First Lady underscored the importance when she graced a graduation ceremony of Community Social Workers Course at Chilema Ecumenical Training and Conference Centre in Zomba. Professor Mutharika advised the graduates to be drivers of change in their respective communities.
“Whatever you have gained, make good use of it. Contribute positively to the growth of the country,” said Professor Mutharika hailing the graduates for their total dedication throughout their studies.
For his part, Rt. Rev. Brighton Vita Malasa, Bishop of Anglican Diocese of Upper Shire and Chilema Trustees Chairperson thanked the First Lady for sparing her time to grace the graduation ceremony. He said Chilema Training School has always played a critical role on the development of the country as some of its graduates are in different sectors of the economy.
Bishop Malasa: Malawi needs educated people
“Education is the key to end poverty, some of the problems we face as a country are because our people are not educated enough,” he said.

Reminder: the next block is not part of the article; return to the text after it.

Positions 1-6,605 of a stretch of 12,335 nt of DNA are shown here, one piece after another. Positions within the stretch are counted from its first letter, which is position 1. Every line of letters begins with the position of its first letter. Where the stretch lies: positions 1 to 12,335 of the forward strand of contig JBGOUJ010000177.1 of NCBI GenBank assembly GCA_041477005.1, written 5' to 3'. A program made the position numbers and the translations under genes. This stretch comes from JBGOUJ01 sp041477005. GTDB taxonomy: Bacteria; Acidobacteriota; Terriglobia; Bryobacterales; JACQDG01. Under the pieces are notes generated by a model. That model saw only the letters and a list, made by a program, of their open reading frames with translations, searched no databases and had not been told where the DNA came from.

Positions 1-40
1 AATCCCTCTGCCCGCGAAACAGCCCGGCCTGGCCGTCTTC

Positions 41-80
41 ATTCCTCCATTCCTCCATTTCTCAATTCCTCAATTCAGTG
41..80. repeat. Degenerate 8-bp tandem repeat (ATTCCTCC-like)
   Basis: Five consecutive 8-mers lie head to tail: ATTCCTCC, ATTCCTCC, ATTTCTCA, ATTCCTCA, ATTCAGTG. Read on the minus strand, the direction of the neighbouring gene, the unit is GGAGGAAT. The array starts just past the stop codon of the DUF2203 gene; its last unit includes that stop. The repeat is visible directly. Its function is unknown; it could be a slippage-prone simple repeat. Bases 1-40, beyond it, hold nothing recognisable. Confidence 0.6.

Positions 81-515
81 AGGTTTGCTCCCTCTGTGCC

Bishop Malasa added that three pillars of development which Professor Arthur Peter Mutharika is advocating are very crucial on the growth of the economy. He said citizens need to be of high integrity, patriotic and hard working in order to make strides for a better Malawi.
In his remarks, Executive Director of Chilema Rev. Cliff Nyekanyeka said so far the institution is facing a lot of challenges ranging from infrastructure among others.
At the ceremony, 54 women and 4 men went out with certificates after completing a six month training in various fields.
Cross section of the graduates
The school offers courses in community development, management behavior, tailoring and fashion designing, clothing and textile, business management, food and nutrition, home and house management and health and sanitation.
The First Lady gave MK50, 000 to each of the five students who came out with credits and MK100, 000 to one graduate who came out with a distinction.
Chilema Ecumenical Training and Conference Centre in Zomba opened its doors in 1963 and it is operated by the Anglican Church and Blantyre Synod of the CCAP.